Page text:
We had a wonderful Christmas! Mac got to spend time with each set of grandparents, plus lots of other family.
The only thing better than seeing Mac's excitement at playing with his favorite relatives is seeing the joy he brings them. What a blessing our sweet elf is to all of us, especially this time of year.
Despite an ear infection, two hours in a car and three teeth working their way out, Mac managed to soak up every moment of Christmas goodness. He was spoiled rotten with gifts, attention and every last bit of food he laid his eyes on. He couldn't have asked for more!
To top it off, South Carolina saw a (sort of) white Christmas for the first time in ages. It didn't snow on Christmas day, but I'm guessing it snowed just a few moments after the calendar flipped to December 26th.
All I know is we woke up in Columbia to a white, bright Sunday morning. Beautiful! Even better? The roads stayed clear for our trip back home. Hooray!
I hope you each had a beautiful Christmas with your families, too. I'm so thankful for the reason we celebrate and for all the people we were able to celebrate with this Christmas.
We may not have a royal family, but America does have a few top-tier last names - and now two of them are merging. Model and presidential family scion Lauren Bush and David Lauren, son of Ralph Lauren, became engaged recently.
I've long admired Lauren Bush, a young philanthropist and designer in her own right, and can only imagine she'll be a gorgeous bride.
What an affair that will be. Tuxes, ball gowns, security and that guest list! Can you imagine? Politicians, fashionistas and big-haired Texans will be rubbing elbows all over the dance floor.
After these two tie the knot, do we think they'll be known as David and Lauren Lauren? They could go by Ralph Lauren's given last name, Lifshitz, or perhaps she could keep her name professionally?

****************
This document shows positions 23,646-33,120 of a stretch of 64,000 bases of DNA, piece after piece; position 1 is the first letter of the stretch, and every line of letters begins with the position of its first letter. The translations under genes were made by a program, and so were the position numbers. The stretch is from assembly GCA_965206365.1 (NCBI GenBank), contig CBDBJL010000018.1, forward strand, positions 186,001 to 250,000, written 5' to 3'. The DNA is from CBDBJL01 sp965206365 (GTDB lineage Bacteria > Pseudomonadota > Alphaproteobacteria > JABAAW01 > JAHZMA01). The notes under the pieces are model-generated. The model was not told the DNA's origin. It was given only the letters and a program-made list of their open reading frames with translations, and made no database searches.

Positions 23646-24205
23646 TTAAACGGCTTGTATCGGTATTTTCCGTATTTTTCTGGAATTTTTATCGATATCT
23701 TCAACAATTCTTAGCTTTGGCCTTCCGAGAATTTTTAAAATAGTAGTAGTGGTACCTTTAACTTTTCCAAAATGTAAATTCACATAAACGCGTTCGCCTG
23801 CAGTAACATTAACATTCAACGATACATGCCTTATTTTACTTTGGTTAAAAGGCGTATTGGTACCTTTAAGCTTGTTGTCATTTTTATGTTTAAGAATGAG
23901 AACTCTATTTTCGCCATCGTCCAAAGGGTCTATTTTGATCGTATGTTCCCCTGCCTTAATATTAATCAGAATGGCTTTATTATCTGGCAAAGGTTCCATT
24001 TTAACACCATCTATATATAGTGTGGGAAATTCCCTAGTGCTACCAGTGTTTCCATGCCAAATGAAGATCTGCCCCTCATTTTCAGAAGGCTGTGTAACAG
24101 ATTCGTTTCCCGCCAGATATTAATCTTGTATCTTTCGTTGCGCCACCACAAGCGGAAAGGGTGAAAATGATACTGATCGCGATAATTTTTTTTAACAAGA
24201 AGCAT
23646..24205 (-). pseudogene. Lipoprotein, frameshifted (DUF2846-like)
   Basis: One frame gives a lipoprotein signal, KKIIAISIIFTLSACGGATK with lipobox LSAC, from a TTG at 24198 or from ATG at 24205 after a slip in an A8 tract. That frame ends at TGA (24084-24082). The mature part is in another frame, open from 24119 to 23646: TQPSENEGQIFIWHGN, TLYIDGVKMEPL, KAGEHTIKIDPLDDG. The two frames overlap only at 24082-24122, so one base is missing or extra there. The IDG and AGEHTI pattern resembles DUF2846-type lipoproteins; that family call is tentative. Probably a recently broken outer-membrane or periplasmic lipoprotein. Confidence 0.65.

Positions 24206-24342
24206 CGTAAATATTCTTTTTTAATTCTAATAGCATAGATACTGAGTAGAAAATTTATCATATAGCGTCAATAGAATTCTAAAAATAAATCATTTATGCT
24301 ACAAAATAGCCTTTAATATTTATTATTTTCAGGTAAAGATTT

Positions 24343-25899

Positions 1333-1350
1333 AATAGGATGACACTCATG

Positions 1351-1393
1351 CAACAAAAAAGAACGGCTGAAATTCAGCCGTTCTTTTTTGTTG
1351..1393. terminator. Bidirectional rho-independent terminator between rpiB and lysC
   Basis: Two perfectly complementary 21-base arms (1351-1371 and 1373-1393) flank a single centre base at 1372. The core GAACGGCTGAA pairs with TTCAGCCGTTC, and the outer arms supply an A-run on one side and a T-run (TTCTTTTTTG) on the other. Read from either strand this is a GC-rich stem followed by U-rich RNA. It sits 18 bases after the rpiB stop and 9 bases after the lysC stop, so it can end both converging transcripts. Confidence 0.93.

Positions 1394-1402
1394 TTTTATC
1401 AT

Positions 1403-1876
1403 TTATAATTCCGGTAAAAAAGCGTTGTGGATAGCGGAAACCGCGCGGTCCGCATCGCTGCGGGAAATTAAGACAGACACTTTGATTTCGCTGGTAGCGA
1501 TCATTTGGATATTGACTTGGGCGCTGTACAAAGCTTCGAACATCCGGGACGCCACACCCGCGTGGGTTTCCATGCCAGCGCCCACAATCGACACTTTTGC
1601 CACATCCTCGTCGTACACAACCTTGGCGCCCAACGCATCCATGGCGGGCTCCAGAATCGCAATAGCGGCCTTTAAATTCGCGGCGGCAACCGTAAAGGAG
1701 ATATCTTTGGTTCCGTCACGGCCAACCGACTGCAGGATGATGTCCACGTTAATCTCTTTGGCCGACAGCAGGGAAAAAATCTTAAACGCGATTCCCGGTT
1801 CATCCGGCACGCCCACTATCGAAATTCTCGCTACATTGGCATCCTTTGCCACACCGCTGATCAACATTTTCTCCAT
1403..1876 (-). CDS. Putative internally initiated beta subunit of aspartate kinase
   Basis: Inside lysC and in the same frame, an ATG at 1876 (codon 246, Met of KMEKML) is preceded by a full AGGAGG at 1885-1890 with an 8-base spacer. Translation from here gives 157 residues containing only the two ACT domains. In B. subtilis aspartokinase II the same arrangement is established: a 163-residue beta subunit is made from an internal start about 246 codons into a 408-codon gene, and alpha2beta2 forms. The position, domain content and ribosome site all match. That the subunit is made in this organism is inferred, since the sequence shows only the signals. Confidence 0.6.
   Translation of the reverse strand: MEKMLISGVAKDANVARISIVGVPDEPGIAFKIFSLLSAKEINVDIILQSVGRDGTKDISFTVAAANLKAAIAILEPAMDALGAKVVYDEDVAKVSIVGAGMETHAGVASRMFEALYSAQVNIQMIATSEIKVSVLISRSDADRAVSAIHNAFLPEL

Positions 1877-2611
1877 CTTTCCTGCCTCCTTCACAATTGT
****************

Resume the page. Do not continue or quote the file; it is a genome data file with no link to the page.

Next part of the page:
Her middle name is Pierce, Barbara Bush's maiden name. Who would want to drop that anyway?
No matter if she goes by Lauren Bush-Lauren or Lauren Lifshitz, this is going to be one wedding to watch.
Seriously, though, what are the odds? I know of a Shelly Kelly and an Ashley Ashley, but there can't be too many other double-named gals out there. Bottom line: a guy's last name isn't worth turning down a second date, but it sure makes for an interesting cocktail party story down the road.
(And also, why Mac may have a few gray hairs coming in.)
My little "helper" and I spent all morning addressing and stamping Christmas cards. He assisted me in the crucial areas of scattering envelopes across the floor, waving pens in the air and "reading" addresses aloud.
In return, I took this video and scared him right off his feet.
(Please ignore our present-less tree; I haven't gotten to the wrapping portion of the program yet. Imagine what fun Mac will have with the paper and ribbons!)
Seriously, who needs help sending their cards out? Mac charges a very reasonable hourly fee...
Mac-Mac is only 14 months old, so I don't expect that we'll be delving into theology or politics anytime soon. All the same, I'm thrilled as he gets better and better at communicating his thoughts.
Up to this point, B and I at marveled at how well you can know someone without actually talking to them. You know, real back and forth conversation, the conveying of opinions. The kind of talk that's absent in a toddler's world.
Today might have been Mac's and my first cobbled together conversation, though, and I think it's a preview of what's to come as he gets older and (even) more opinionated.
Mac: Points to cell phone on table, just out of his reach. Puts hand up to his ear, says "Hey Dada!" like he's talking on a phone. Points to cell phone again, gesturing a little more passionately this time.
Me: Moving cell phone out of sight. "No, Mac. That's Mama's cell phone. We know what happens when you get your hands on it."
Mac: Does sign language for "more." Whines pitifully.
Me: No, baby. Why don't we read this book instead?
Mac: Shakes head furiously. Puts pretend cell phone/hand back up to his ear. "Hey! Hey, Dada! Hey!" Points at the pillow behind which I've not-so-secretly stowed the phone.
Me: Deep sigh. How did you get so smart??
This scene replayed itself a few times in a row until I pulled out a Mac-sized basketball that kept his attention for a few minutes.
After his cell phone obsession (momentarily) subsided, I marveled at his mix of words, charades, sign language and baby noises. What a clever way to get his point across!
I'm guessing all he understood from my half of the conversation was something like the voice of Charlie Brown's teacher: "Wah wah wah..."